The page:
William M. Rodeschin was born October, 1926 in Newport, New Hampshire and has spent his entire life living on the property that he was born and raised. Like many from the era, Bill left school early to help the family work what was a large chicken farm, and to drive chicken delivery trucks between the farm in Newport, to Boston and New York City.
With war raging, when Bill (Rody was the family nickname) turned 18 in 1944, he knew it was his turn to enlist, so drove the two hours (then) to Manchester, NH and joined the Marine Corps. That spring of 1945 he took the train from Boston, Massachusetts to Yemassee, South Carolina, and then basic training at Parris Island. Finishing basic, Bill headed for Camps Lejeune and Pendleton for additional training; then by ship to Hawaii, Eniwetok, and then in July, 1945….Guam.
His early missions on Guam were with the 3rd Division, 9th Marines, in the jungles hunting hold-out Japanese soldiers….then, working supply and service for the various ground and air bases on the island before being transferred to China with the 1st Division, 7th Marines. In China he was assigned to a weapons company as peace keepers and guarding railroads and supply trains.
Bill was honorably discharged at Great Lakes, Ill October 1946.
Returning home, he resumed driving chicken delivery truck for a short time for his mother’s chicken business, and then for a while, driving dump trucks and learning masonry for the growing number of highway construction projects in New Hampshire at the time.
The biggest changes that would both affect and define his future occurred when he began training as a machinist in what was known then as New England’s “Precision Valley.” He learned his trade working for Jones & Lampson and Co. (a precision tool manufacture) beginning in 1950. Then….building on his machinist training and his love for firearms, in 1962 Bill started (his brother Hank would later join him) Rody’s Gun Shop, a retail and custom gun shop; selling guns and shooting supplies, doing repairs, gunsmithing, and building custom rifles….a business that he continued to own and operate (along with his brother until Henry’s passing) until he passed.
In 1972 he had an invitation from Sturm, Ruger & Co. (today the largest American manufacturer of sporting firearms) to come to work for them….using both his talents as a machinist and as a gunsmith….to help with the company’s new and expanding woodworking department; building gunstock lathe turning masters, setting up machines, and eventually as a shop floor supervisor.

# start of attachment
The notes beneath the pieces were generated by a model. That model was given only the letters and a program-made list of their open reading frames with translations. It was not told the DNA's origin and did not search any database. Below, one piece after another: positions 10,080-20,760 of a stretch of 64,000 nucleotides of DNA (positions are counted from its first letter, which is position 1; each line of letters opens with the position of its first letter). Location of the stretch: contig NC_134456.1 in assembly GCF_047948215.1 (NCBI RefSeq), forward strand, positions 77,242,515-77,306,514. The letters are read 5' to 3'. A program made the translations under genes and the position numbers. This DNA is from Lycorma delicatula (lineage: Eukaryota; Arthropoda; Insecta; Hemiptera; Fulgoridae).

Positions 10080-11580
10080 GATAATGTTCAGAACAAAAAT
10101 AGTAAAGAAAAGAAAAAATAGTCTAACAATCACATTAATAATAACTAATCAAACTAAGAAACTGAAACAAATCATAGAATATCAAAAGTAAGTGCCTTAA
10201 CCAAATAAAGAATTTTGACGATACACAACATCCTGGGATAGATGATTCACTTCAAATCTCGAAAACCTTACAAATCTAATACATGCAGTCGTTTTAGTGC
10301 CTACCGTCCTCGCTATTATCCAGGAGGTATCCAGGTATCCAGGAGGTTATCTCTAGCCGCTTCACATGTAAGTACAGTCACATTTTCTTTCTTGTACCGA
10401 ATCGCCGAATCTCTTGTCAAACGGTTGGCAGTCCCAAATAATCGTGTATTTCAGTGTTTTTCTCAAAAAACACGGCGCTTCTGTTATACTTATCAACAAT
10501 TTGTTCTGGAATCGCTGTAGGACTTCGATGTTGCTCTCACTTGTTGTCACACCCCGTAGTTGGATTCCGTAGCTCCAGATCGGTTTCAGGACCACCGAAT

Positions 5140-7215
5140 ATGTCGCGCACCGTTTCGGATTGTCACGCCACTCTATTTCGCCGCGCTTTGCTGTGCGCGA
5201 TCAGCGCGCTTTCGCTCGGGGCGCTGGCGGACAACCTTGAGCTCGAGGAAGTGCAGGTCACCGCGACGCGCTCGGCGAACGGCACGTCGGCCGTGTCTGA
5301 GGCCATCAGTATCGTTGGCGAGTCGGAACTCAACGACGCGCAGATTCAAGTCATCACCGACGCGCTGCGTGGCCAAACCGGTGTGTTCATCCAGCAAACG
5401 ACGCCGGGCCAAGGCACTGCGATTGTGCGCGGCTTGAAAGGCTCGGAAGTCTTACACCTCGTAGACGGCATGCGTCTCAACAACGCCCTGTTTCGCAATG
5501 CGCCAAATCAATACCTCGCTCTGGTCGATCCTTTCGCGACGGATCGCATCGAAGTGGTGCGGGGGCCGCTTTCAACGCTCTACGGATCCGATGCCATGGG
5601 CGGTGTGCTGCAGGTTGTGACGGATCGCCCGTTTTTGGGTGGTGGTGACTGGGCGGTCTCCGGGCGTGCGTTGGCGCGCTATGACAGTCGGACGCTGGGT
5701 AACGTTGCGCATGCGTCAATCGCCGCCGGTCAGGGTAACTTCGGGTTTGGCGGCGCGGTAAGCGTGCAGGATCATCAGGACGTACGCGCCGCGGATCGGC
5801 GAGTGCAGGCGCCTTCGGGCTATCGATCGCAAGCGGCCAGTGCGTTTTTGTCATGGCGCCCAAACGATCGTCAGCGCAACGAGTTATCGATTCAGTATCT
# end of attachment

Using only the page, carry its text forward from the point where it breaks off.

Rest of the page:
Bill retired in 1990, purchased a Class A motorhome, and for the next 10 years he and his wife Barbara toured the U.S. during the winters while continuing to operate his business when not traveling.
Prior to the war Bill was a member and a First Class Scout of the Boy Scouts of America, Troop No. 318 (often participating in the area war scrap drives). Following the war he returned to scouting as Assistant Scout Master, Troop 318 and Scout Master for Troop 325.
He has been certified and a volunteer for New Hampshire Fish and Game, as a Hunter Education instructor; just completing 56 active years. Bill also coached the Indians Little League team for three years, and many of his team members stayed in touch and remember him fondly for the life’s lessons he taught.
Bill was an active member of the American Legion; the Kearsarge Marines; a life member of the Old Breed, and the NRA.
Proud of his service and his status as a WWll Marine, Bill flies the Marine Corps flag in front of his home every day (and we will continue to do so in his honor).
Bill is predeceased by his brothers Severin and Henry, sister Ruth, and his son, Alan; He is survived by his sisters Irene Parmenter, Catherine (Kiki) Miller, and Frieda Bourne; His wife of 70 years, Barbara; son Bill Rodeschin (Lynn); daughter Darlene McKenney (Dennis); four grandchildren, Chris McKenney (Lexi), Marc McKenney (Katie), Erica Ingalls (Ryan), and Mariah McKenney; as well as several great grandchildren.
Calling hours will be Monday, August 9th beginning at 5:00 PM at the Newton Bartlett Funeral Home. His funeral will begin with a Catholic mass Tuesday, August, 10th at Saint Patrick’s Church, at 1:00 PM in Newport, followed by a graveside ceremony at Saint Patrick’s Catholic cemetery.
If attending calling hours, mask will not be required (subject to State rules), but we do ask you to consider wearing one to help protect the health of those who may be most vulnerable.
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